An atheist society

I assume many Atheists long for the day when a society would be universally populated by Atheists.  Maybe they cherish the thought of never having to hear about God in the public square, or have to deal with those pesky religious people always thumping their religious books scornfully in their direction.  Ahh… paradise.

But seriously, I’m curious as to what this society would look like, particularly when it comes to rights.

  • What would be considered a right?
  • How would rights be determined (i.e., by what process and line of reasoning)?  By vote? By elected representatives?
  • Would there be some rights that just are, and not up for debate?  If so, how are those recognized?  What is done about disagreement?
  • By what means would the rights be protected?
  • Would they be inalienable, or re-prescribed over time?

As you can see, how rights are determined, supported, and enforced would need to be discussed.  My concern comes from my inability to see how rights flow from Atheism — at least in any manner which isn’t arbitrary and subjective.  Heck, I can’t even see how morality itself is even arrived at on Atheism (Who Needs Morality?, Good Move, Sir, From Which Worldview Does Human Equality Naturally Flow?).  But I’m not arguing these here.  I’d just like to know how you, the Atheist, believe a wholly Atheist society would approach rights.

Comments

  1. Welcome to that country. The US was founded as a secular nation with secular government based on the best interests of the people. And that includes free expression (not free infliction) of religion.

    It would be exactly the same as we have now except people don’t have credibility just because they claim to be speaking for god or because they claim to have the true, right interpretation of their scripture. The implication in your article is that someone can pick up the Bible and know right from wrong. It’s just not true. Christians argue about war, homosexuality, charity, marriage, and even murder. Point all your questions at Lutherans, Methodists, Catholics, Mormons, Unitarians, Baptists, Muslims, Hindus, Jews, and the rest – all of whom disagree on basically everything. That’s why we have separation of church and state – a secular government. Pray on your time, but when we’re working together, it’s important that we act on our behalf, not quibble about whose interpretation of scripture is right.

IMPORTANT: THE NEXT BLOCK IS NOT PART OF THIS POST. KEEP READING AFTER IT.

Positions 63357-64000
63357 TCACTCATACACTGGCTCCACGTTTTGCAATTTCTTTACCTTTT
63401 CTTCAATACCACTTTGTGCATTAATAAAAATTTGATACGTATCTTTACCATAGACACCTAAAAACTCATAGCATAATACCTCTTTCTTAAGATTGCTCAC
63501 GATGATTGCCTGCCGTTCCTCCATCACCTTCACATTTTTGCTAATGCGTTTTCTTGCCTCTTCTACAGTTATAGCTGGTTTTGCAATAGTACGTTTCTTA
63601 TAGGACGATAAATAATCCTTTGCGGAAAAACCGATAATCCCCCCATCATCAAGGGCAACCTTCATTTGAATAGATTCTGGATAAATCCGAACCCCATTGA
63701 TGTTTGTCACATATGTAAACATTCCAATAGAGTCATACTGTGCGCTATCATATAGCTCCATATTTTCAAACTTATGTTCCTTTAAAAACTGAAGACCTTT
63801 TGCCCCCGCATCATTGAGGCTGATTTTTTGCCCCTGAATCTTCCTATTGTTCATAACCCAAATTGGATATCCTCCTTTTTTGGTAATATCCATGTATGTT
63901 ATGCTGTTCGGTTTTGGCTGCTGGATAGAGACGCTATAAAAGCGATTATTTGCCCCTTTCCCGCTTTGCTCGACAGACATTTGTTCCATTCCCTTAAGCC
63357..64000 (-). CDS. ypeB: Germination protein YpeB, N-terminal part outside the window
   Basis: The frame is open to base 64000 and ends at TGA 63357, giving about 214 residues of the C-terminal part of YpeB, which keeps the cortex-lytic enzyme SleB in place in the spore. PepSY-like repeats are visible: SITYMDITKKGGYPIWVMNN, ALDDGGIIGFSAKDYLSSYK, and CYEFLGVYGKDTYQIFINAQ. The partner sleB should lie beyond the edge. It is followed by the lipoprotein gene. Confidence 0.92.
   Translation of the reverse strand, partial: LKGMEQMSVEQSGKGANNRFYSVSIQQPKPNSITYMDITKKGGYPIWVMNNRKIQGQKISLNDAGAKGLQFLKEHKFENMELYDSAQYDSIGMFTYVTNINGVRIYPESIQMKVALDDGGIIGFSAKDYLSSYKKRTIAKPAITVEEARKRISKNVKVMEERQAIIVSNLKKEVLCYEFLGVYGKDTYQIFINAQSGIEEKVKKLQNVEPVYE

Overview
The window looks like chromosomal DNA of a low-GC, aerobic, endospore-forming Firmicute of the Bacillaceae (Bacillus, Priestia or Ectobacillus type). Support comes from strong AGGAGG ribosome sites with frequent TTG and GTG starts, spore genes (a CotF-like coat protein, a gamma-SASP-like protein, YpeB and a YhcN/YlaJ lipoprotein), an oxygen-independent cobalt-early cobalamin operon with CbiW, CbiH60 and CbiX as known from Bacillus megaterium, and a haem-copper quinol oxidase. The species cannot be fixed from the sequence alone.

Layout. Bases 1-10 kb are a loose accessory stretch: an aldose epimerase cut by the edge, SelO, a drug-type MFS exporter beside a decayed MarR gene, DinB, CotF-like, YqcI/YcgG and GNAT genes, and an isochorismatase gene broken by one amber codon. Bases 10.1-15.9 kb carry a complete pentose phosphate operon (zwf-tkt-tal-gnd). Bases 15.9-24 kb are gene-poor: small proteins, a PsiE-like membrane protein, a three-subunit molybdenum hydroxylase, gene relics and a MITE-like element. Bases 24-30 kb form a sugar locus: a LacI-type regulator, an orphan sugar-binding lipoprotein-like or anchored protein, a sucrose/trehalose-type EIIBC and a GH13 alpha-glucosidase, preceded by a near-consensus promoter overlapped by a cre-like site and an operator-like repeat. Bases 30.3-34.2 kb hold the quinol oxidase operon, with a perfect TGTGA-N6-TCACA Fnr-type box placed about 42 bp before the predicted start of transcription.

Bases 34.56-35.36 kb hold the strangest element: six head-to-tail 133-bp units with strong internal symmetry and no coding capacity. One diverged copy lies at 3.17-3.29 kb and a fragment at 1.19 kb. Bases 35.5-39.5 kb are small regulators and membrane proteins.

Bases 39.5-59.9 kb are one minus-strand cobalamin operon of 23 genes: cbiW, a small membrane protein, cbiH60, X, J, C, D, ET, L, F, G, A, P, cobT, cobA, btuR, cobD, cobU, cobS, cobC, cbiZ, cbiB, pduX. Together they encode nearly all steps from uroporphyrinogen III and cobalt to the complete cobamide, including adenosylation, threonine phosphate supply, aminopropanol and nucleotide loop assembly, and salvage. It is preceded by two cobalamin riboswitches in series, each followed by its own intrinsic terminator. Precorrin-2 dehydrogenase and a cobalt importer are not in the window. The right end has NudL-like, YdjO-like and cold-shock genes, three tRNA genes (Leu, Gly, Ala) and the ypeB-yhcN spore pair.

And also, people can freely choose whether they believe or not. It would be nice if everyone would accept the science they don’t like (evolution, gay mental health, sex education) along with the science they do like (computers, cell phones, chemotherapy). That would create an atheist society, but no atheist I know would legislate such a thing. But anyway, the important thing is that we have a secular government in which the leaders representing society make decisions best for society not decisions their priest told them to make or decisions based on their personal interpretation of their scripture. Draw inspiration from scripture if you like, but decisions must be made to improve society.

    In the end, all your cultural relativism questions are best turned at religion because religion is the most common expression of cultural relativism.

    • That’s how ignorant you are. Do you remember my post quoting the earliest American governing documents promoting Christianity? None of that counts, right?

      I want to know how rights would be determined from an atheist community, Cmon, let’s quit with the diversions. If you actually want to address the questions in the post, great. If not, why even waste the time?

  2. He did address them, and did a pretty good job of it.

    • Actually, JA, he prattled on about the religious people and religions. Then about how people can choose that. Read the above questions then quote Torpy where he responded to the question.